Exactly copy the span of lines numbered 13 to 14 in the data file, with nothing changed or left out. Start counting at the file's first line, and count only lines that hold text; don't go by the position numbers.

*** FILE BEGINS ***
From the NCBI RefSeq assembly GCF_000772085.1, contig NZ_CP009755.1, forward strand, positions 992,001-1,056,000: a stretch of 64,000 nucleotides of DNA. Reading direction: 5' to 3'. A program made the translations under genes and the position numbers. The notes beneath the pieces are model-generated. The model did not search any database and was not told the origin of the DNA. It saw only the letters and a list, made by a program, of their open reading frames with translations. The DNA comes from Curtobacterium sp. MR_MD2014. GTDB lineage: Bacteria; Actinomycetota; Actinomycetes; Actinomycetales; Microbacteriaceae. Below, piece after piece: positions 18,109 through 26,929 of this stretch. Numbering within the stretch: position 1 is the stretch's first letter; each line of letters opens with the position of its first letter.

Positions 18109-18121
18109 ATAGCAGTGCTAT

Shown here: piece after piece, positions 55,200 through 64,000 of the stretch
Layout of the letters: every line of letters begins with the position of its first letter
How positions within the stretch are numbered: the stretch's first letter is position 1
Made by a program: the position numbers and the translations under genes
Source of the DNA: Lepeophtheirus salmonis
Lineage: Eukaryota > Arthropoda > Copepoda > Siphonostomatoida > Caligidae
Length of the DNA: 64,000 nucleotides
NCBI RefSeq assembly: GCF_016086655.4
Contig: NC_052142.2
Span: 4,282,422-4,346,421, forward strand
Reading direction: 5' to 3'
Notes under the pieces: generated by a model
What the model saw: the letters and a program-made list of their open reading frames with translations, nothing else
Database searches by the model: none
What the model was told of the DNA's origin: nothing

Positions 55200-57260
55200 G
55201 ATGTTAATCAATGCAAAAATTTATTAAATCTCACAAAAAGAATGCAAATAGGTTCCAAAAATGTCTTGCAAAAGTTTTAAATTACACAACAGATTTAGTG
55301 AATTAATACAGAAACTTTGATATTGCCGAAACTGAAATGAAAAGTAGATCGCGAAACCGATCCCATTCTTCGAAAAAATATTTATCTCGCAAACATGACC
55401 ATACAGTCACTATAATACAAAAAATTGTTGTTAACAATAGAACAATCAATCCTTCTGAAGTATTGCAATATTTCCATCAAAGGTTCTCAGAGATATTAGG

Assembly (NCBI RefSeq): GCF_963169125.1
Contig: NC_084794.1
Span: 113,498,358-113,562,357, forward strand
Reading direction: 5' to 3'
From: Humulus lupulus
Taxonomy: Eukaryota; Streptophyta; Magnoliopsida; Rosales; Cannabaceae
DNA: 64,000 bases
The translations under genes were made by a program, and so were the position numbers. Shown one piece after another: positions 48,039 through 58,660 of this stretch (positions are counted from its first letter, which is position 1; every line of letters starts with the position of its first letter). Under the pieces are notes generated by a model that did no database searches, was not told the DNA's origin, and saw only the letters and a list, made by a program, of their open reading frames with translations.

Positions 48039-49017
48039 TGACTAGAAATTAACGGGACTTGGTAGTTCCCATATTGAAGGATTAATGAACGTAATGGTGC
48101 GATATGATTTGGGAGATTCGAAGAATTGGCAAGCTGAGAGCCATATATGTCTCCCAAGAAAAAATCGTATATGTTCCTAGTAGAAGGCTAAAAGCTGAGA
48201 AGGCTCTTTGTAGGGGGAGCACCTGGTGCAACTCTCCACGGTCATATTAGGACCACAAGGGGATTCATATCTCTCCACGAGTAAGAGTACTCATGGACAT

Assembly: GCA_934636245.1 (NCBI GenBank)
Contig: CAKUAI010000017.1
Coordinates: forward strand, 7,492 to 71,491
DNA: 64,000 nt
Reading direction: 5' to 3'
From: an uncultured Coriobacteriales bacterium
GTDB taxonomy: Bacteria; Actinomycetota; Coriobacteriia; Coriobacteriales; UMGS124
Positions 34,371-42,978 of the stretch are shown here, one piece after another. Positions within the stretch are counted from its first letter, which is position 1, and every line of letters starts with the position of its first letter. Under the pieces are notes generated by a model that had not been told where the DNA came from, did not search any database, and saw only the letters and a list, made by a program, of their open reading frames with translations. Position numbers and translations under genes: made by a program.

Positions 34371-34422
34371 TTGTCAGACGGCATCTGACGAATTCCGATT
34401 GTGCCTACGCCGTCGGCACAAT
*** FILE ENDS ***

Span: 4,282,422-4,346,421, forward strand
Reading direction: 5' to 3'